On Wednesday, U.S. District Judge William Pauley dismissed all claims against Citigroup and the former Smith Barney Fund Management LLC, and those against Thomas Jones, the former chief executive of Citigroup Asset Management. Also, some claims against Lewis Daidone, a former Smith Barney senior vice president, were dismissed.
The ruling tosses out all of the claims made against Citigroup and Smith Barney in the long-running lawsuit alleging the companies and two executives of shortchanging mutual fund investors to the tune of more than $100 million in fee discounts.
The case stemmed from the creation of the Citicorp Trust Bank, which acted as an in-house transfer agent, and had the rights to charge lower fees than First Data Corp. Shareholders of the fund complained that in a “kickback scheme,” the Citicorp Trust Bank continued to charge higher fees raking in more than hundred million dollars in profit, which should have been passed on to the shareholders.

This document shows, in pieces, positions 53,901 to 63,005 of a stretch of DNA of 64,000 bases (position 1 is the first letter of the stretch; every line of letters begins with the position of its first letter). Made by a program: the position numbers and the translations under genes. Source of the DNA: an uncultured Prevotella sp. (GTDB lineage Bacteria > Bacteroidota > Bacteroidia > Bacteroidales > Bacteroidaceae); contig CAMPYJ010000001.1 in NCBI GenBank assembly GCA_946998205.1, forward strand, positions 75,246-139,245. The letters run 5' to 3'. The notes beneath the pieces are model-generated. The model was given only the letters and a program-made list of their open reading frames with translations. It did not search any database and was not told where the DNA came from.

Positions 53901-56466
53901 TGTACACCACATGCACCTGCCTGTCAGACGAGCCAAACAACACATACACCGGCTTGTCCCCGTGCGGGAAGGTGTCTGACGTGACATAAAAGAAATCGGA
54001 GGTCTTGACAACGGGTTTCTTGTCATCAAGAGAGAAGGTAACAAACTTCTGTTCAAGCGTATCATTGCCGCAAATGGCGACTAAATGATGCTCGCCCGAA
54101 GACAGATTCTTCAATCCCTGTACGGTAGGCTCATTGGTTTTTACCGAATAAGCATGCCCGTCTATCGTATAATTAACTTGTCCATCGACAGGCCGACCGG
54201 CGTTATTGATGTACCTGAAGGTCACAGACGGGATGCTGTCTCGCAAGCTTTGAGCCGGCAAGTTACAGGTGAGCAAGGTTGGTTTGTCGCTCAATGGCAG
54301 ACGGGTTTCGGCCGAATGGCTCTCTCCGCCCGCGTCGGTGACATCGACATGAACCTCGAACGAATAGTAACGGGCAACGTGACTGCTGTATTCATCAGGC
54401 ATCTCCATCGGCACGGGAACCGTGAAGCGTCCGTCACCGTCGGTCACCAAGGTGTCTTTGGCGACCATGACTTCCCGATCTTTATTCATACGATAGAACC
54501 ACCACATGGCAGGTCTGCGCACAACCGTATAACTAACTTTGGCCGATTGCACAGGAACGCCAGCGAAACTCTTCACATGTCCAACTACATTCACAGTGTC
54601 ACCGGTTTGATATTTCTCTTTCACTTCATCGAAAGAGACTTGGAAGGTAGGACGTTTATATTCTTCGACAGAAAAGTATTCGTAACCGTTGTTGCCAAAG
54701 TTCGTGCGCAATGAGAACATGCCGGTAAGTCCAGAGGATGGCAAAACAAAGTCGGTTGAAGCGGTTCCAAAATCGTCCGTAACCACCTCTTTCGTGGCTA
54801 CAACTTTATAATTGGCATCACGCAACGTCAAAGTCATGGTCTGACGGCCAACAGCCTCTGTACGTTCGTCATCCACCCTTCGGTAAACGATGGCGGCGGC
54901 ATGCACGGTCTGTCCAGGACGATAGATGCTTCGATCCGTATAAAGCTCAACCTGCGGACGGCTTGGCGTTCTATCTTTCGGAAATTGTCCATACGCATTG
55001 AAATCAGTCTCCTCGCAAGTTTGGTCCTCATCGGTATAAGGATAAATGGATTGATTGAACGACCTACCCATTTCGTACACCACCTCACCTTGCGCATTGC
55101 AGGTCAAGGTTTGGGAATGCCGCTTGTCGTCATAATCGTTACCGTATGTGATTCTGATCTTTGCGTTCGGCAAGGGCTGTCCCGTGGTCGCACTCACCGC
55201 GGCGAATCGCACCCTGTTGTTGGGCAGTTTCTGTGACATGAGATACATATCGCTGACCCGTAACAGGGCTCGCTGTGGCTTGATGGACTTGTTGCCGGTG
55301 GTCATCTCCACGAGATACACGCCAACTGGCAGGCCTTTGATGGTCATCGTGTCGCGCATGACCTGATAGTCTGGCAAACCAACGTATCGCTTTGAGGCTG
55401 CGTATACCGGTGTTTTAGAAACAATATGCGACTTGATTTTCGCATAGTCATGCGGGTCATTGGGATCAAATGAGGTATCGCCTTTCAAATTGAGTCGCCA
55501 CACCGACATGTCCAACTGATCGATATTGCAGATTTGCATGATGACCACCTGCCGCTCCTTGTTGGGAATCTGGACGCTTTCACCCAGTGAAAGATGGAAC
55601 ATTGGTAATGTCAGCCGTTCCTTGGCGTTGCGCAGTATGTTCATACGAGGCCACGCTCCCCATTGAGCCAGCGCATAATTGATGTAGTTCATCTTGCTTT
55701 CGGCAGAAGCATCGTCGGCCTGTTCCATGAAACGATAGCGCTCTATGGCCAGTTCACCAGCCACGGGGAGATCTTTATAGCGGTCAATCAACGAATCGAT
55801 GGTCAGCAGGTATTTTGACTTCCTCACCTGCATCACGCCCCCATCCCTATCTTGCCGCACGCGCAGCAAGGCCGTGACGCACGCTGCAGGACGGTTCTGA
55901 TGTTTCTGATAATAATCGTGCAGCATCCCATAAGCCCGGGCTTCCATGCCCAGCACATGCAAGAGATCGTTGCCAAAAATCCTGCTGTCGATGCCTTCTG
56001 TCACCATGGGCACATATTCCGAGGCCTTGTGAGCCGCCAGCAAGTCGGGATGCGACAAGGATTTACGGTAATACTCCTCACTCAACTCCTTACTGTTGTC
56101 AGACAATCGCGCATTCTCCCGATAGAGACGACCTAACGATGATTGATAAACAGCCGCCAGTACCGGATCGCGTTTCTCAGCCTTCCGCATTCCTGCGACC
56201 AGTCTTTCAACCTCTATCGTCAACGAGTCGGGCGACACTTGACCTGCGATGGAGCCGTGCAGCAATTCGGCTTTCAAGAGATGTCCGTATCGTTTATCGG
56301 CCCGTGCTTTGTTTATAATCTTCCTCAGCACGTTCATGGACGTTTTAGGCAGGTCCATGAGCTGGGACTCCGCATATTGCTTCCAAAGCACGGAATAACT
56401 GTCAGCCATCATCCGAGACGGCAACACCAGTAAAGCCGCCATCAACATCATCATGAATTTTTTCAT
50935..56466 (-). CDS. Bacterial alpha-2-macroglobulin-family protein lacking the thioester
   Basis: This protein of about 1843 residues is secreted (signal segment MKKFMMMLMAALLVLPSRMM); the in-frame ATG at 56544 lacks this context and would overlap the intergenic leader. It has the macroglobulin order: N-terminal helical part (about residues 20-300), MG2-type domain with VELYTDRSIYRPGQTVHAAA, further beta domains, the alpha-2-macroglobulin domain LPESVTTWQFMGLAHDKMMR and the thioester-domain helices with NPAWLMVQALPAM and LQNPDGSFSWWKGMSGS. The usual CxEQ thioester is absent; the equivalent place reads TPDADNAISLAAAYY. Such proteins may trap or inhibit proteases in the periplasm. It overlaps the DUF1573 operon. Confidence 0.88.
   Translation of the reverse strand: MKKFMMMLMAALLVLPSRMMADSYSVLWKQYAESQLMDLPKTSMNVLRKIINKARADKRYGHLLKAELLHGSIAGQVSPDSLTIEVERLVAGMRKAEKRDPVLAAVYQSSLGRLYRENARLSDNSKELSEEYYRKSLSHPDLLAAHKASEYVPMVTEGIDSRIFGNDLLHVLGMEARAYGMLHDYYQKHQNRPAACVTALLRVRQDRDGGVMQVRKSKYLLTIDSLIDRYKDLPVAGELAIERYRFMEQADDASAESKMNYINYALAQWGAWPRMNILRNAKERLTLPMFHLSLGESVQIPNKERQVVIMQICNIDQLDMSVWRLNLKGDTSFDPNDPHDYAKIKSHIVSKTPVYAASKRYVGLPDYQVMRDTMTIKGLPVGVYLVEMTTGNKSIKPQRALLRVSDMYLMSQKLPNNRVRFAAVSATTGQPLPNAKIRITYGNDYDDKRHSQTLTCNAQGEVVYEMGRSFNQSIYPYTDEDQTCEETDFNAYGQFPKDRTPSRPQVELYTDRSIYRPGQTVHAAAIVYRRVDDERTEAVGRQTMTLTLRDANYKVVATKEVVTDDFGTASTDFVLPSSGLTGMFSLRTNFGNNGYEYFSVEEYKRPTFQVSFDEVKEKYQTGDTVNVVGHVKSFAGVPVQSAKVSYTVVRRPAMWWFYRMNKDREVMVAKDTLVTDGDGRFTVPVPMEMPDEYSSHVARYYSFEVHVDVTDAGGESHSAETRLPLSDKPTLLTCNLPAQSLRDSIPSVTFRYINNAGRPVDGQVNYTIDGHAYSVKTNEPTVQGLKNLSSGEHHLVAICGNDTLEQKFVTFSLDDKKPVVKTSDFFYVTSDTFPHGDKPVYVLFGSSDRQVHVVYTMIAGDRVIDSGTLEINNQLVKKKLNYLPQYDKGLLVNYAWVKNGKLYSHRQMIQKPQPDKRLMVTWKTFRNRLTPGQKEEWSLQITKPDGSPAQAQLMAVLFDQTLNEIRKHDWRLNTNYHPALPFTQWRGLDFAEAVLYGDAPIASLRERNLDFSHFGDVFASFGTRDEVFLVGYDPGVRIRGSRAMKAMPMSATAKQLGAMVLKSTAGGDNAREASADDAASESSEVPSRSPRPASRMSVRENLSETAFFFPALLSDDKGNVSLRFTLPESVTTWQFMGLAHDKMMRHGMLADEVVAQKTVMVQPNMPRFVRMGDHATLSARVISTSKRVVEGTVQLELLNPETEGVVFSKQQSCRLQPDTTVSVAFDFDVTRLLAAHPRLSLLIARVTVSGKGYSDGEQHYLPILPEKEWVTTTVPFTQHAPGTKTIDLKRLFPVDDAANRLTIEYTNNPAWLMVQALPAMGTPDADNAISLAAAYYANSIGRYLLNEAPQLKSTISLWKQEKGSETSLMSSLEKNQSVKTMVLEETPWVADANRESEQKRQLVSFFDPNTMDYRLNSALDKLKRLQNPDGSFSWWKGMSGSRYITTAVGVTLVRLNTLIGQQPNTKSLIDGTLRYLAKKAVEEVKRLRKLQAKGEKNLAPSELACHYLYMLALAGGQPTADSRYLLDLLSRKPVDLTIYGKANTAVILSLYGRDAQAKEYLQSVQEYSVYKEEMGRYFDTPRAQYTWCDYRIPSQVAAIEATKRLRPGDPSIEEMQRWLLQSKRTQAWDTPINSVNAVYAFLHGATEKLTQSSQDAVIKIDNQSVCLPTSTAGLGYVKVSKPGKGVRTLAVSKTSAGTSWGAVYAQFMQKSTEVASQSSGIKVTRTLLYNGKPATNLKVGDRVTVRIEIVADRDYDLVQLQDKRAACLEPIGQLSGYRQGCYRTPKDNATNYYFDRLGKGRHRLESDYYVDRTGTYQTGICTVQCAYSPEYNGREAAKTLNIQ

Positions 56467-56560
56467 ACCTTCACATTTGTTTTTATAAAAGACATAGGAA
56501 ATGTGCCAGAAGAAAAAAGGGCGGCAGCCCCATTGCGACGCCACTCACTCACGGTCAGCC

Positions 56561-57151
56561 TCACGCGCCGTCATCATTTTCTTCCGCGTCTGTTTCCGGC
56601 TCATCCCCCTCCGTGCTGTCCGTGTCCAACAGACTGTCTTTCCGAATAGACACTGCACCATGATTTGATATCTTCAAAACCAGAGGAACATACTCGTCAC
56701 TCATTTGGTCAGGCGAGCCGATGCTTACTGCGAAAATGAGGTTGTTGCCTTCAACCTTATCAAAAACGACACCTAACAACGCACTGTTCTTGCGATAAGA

In a related US Securities and Exchange Commission civil fraud case, the Citigroup has agreed to pay $208 million in fines and restitution. However, the judge said recent decisions of the Supreme Court undermined the principal argument by fund shareholders alleging that they had purchased shares relying on an assumption that Citigroup would honor its fiduciary duties.
Judge Pauley said, “This theory of reliance – if accepted – would amount to a novel presumption of reliance in the mutual fund context.”
However, the judge allowed some claims against Daidone to stand over misstatements in documents signed by him.
A Citigroup spokesman Liz Fogarty said “We are pleased that all claims against Citi where dismissed.”
The judge observed that delay had diluted the case of the plaintiffs. Last September, after citing epic failures on both sides, the judge had removed the lead plaintiff upon learning that it never owned shares that were involved in the case.